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Tuesday, March 31, 2015

Ever wonder why the pension system is underfunded?

Posted by Lou on March 26, 2015

I know I wonder why the pension system is underfunded. Sometimes, it’s because the fees being paid to the Governor’s former investment firm is being paid the highest fees of any other hedge fund manager in the state. Sometimes it’s because the Governor doesn’t want to deposit the surplus that she is legally required to. “Legally?” you say? Yes, it was a law she endorsed as treasurer, in an effort to increase the funding ratio as soon as possible.

I know one reason why it isn’t underfunded: state workers have paid their required percentage from every paycheck they have ever earned. Make sure you let your state representatives and senators know that fact when they try to steal from us again.

Retirement system website

Posted by Lou on March 25, 2015

As promised during today’s meeting, the website to view your retirement benefit estimates is You can create an account with your personal information, and review your service time, contributions, estimated retirement date, etc.

We are still working on getting any financial/actuarial data, as promised by Lynn Loveday, from Council 94.


Pension settlement questions?

Posted by Lou on March 23, 2015

Hello brothers and sisters,

In advance of the pension settlement meeting, we would like to solicit questions for Justice Frank Williams, who will be in attendance at the meeting. If you would like to submit a question, please send it to or leave a comment on this post using the link below. We will aggregate the questions and submit them in advance in hopes that we will get better answers. We welcome any and all questions, so please feel free to submit any question you have.


Pension calculator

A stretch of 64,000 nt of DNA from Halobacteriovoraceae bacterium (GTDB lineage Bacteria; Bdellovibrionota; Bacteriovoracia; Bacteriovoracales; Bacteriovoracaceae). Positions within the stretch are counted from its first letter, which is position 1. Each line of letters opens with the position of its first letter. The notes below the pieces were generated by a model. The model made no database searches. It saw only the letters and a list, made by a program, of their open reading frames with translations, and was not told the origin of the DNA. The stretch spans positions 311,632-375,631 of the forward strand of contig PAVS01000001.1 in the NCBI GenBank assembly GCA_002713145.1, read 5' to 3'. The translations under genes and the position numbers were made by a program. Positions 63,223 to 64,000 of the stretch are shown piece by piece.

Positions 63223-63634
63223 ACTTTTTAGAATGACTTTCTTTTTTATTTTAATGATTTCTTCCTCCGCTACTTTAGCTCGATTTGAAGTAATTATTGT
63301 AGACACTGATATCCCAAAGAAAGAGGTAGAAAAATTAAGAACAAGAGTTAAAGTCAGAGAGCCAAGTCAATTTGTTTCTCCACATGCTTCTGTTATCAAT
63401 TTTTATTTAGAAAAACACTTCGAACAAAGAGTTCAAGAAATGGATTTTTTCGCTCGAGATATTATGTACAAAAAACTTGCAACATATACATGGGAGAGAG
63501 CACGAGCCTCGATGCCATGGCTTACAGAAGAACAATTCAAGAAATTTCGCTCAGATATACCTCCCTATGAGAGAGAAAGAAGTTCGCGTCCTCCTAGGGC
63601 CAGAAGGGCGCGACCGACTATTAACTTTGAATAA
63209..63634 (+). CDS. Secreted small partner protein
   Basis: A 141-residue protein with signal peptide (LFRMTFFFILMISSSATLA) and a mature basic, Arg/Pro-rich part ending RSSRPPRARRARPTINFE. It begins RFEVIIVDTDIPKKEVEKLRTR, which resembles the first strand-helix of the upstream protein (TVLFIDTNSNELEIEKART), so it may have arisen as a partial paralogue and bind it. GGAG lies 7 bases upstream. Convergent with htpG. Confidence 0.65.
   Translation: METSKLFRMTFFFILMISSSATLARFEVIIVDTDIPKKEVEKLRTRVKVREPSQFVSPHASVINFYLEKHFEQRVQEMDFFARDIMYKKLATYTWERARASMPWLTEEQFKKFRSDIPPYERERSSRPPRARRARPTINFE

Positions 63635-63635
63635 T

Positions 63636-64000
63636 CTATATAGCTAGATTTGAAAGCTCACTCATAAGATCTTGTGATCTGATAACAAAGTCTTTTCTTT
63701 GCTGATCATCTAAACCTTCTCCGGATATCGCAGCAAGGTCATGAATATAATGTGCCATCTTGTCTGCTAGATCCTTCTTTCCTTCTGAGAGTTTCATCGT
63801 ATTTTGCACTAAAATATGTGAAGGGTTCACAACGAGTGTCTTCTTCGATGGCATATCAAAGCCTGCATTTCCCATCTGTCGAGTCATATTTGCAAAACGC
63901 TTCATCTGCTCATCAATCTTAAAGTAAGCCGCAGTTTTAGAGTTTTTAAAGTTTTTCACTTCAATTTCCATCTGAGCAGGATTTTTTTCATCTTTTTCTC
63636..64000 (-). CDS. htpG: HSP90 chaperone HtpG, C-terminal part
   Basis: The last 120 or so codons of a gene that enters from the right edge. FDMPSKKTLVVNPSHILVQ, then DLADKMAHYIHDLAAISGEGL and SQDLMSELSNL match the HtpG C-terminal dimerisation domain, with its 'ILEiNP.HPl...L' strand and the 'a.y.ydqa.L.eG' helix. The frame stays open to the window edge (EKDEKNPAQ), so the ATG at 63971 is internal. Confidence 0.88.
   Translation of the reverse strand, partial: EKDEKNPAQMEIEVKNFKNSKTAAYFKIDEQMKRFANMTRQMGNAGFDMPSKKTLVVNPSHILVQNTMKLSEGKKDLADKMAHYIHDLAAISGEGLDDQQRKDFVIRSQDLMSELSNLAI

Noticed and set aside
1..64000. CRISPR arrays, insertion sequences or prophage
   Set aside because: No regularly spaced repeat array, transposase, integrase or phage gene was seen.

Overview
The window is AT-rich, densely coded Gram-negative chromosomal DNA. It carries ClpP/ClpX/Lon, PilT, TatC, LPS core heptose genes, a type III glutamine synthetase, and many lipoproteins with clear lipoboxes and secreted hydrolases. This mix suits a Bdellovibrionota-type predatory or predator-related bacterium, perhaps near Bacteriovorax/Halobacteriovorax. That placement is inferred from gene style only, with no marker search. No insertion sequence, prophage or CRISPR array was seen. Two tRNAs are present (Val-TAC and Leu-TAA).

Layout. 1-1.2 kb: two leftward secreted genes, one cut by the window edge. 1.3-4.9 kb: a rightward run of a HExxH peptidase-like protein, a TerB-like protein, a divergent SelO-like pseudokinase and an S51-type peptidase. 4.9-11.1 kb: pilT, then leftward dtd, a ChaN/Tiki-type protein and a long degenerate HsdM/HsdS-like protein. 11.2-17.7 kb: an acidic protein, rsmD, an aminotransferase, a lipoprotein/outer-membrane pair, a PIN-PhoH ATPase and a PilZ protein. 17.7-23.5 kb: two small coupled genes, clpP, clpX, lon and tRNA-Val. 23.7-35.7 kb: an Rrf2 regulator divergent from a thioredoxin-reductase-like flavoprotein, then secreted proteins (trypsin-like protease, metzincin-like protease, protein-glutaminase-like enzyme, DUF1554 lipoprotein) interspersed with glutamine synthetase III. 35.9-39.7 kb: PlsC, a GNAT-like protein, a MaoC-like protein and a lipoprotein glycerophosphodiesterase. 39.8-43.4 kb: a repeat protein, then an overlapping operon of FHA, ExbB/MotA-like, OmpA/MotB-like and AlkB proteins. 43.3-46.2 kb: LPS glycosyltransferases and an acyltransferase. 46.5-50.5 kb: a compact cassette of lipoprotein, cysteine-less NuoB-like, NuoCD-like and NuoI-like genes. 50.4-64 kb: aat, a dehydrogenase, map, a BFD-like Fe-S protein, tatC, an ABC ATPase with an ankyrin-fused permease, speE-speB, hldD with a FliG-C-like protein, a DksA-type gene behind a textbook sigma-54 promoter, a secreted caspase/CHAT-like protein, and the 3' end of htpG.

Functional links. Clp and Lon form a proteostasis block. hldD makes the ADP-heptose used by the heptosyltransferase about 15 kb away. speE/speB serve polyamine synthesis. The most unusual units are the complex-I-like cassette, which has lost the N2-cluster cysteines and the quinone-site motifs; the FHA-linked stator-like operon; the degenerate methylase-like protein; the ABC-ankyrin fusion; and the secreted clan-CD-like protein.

Posted by Lou on

Brothers and sisters,

In the midst of the maelstrom that is our pension saga, Paul and I finally got a chance to do something that we should have done long ago. We can now answer the question: “How long will my contributions to the pension system last me in retirement, even if the state didn’t contribute a dime to me?” The answer might surprise you (hint: it’s longer than you think).

Go to Local 2881 pension calculator, download a copy of the file, and play around with the inputs to match your scenario. The model allows you to input assumptions for:

  • Yearly raises (i.e. raises associated with contracts)
  • Starting salary
  • Years of service
  • Whether or not you get longevity increases
  • COLA percentages
  • Whether the COLA applies to your whole pension benefit, or a portion of it
  • Return on investment over the life of your money

The accrual schedule follows Schedule B (the 2005 pension changes). If you are not on Schedule B, or have accrued at another rate, you can input your own accrual in Column I of the “SalaryAccrual” sheet.

If you have any questions or comments, please feel free to contact me, or leave a comment below.


Editorial rebuttal

Posted by Lou on March 19, 2015

The Providence Journal editorial board published this editorial on the front page of I’d like to rebut this piece.

We have yet to see the details, but it is encouraging that a settlement of a lawsuit over the state’s landmark pension reform may be in the works. Former Rhode Island Chief Justice Frank Williams, who has worked in semi-retirement helping to arbitrate cases to avoid trials, has been enlisted to try to reach a compromise, and he plans to make a presentation to retirees next week.

It is clear that both parties would benefit from a resolution that prevents a court trial, ending the ongoing games of Russian roulette with Rhode Island’s financial future.